The story opens up with Ortega getting ready for his first day of school ever. The reader is immediately thrust into the worries and thoughts of a normal 11 year old boy facing new students, new school, and a new situation. Yet this was not an ordinary 11 year old nervous about his first day of school for Ortega is not considered normal. Ortega is a young low land gorilla.
Ortega is part of a scientific study, having been given the ability to speak and with the intellectual capability to understand. He has experienced life as would be experienced by a child, complete with a grandmother and mother figure. Yet his formative years were also spent as a scientific object of tests, observations, and being ‘put on show.’ Ortega is completely believable as an 11 year old boy and yet the author masterfully blends in the behavior tendencies of the species with the normal behaviors of an eleven year old boy. Through obstinate behavior, practical jokes, and normal 11 year old antics, Ortega puts himself and the project in jeopardy. Things come to a head when there is talk of getting rid of him, by selling him. Yet his new found friends at school have a plan that ultimately saves the day.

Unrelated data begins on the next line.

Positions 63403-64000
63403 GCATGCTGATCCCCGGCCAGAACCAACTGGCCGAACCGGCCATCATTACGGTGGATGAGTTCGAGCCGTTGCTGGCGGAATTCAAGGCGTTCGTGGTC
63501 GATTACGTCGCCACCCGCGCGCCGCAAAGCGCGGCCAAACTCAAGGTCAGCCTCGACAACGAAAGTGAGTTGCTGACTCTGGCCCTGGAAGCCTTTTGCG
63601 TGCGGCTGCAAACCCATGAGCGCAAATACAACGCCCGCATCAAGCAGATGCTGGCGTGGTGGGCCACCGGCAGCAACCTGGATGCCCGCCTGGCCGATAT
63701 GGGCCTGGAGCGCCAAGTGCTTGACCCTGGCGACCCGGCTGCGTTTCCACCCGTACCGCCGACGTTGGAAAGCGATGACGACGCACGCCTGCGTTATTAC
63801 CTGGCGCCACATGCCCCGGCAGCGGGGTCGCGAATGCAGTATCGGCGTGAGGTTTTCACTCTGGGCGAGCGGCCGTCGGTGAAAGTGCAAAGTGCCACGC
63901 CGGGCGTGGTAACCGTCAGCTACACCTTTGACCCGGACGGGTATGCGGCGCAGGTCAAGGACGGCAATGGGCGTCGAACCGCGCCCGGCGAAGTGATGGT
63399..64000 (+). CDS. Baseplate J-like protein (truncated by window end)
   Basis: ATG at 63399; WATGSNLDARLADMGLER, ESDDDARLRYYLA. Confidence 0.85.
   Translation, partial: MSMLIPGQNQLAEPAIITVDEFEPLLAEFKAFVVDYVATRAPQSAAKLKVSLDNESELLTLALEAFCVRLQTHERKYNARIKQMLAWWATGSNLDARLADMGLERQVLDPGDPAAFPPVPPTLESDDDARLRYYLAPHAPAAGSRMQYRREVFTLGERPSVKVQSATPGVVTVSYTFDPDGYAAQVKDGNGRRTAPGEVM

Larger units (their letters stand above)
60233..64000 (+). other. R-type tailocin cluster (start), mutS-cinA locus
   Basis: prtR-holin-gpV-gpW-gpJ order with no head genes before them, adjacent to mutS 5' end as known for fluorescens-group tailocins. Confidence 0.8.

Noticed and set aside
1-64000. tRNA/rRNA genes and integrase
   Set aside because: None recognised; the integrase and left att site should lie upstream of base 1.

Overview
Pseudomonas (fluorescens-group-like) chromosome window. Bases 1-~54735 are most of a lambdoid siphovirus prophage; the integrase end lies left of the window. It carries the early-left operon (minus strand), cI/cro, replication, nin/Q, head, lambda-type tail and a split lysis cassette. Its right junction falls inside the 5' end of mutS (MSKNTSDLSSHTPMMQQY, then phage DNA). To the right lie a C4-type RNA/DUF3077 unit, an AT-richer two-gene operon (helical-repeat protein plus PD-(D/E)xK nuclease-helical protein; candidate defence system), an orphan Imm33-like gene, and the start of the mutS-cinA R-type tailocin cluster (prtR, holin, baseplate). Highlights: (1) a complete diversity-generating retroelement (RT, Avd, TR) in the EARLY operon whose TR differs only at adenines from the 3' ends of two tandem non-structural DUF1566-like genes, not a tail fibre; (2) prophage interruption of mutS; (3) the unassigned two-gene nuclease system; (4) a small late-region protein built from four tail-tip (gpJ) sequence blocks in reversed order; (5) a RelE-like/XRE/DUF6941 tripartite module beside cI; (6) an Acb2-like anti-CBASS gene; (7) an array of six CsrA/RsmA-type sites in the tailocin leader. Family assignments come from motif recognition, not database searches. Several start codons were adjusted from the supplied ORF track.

The reader is left with some insights into another life form, a life form that, while is not a reality just yet, is a possibility at some time in the future. Plus there is the unique look at the thoughts, feelings, and interactions of 11 year olds that we, as adults, don’t normally see, with just enough exterior problems for the other characters that not only support the main story but bring life to the characters. More importantly, the young reader is left with thoughts and questions about rights and responsibilities that we as a species have.
This is a well written, thoroughly enjoyable book that brings with it a chance for deeper introspection from the reader, hence the grade 8 designation. The book is very supportive to the young reader in language and structure while maintaining the questions of the ‘right to life’ theme that permeates quietly through the story without being overbearing or preachy. I thoroughly enjoyed this book and was fascinated with the skill of the author to blend normal human behavior with the natural behavior of a gorilla. 224 pages
Christine Rayl, Librarian
Bowie Elementary School